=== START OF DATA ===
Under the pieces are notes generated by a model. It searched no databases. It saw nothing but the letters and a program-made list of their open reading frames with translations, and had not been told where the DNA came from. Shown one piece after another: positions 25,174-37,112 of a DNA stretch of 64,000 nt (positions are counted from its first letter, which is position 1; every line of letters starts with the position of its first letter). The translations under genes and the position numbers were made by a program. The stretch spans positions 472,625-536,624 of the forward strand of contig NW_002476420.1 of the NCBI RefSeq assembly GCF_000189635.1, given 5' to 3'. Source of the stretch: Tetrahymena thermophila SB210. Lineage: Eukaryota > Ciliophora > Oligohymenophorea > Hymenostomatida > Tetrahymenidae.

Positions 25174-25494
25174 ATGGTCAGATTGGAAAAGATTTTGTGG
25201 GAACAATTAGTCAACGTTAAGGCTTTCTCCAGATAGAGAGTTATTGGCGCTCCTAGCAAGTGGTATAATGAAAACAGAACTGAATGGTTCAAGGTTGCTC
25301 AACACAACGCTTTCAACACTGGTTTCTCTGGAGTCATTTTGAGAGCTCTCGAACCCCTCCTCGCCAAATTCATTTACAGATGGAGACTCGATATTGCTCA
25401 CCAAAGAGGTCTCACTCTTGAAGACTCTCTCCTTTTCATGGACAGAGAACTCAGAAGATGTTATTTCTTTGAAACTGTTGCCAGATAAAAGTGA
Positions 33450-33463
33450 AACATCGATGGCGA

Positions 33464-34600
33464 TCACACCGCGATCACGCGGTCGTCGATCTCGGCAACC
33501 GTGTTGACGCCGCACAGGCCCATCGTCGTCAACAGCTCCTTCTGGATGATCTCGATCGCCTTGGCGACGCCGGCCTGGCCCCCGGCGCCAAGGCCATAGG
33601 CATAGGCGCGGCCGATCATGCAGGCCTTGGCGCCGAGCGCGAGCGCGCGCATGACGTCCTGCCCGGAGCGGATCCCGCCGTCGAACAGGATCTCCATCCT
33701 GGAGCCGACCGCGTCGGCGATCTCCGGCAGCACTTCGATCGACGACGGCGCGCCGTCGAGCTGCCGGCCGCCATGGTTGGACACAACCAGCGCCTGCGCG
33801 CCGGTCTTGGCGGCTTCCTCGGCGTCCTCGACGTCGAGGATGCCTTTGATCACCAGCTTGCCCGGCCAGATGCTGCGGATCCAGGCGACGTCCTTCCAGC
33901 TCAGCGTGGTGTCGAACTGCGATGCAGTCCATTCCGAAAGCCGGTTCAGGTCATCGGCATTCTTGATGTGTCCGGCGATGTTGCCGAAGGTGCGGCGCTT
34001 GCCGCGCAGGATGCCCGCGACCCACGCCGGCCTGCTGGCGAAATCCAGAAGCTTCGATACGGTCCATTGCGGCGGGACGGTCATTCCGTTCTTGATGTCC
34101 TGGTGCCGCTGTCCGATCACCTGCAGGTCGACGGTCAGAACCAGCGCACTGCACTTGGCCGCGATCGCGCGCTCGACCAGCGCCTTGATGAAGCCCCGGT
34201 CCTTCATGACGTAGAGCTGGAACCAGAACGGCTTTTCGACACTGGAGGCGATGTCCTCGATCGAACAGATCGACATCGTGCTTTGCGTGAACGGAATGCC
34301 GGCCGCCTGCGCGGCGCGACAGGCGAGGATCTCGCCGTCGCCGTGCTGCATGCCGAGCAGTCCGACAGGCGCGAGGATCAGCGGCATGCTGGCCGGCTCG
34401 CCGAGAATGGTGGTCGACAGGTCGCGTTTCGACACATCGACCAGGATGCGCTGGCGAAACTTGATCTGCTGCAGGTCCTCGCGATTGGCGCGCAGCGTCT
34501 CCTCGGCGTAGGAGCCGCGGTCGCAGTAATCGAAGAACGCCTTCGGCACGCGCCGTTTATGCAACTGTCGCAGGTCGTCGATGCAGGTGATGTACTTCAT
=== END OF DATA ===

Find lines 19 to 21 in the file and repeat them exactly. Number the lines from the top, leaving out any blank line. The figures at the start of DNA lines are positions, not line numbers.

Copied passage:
34301 GGCCGCCTGCGCGGCGCGACAGGCGAGGATCTCGCCGTCGCCGTGCTGCATGCCGAGCAGTCCGACAGGCGCGAGGATCAGCGGCATGCTGGCCGGCTCG
34401 CCGAGAATGGTGGTCGACAGGTCGCGTTTCGACACATCGACCAGGATGCGCTGGCGAAACTTGATCTGCTGCAGGTCCTCGCGATTGGCGCGCAGCGTCT
34501 CCTCGGCGTAGGAGCCGCGGTCGCAGTAATCGAAGAACGCCTTCGGCACGCGCCGTTTATGCAACTGTCGCAGGTCGTCGATGCAGGTGATGTACTTCAT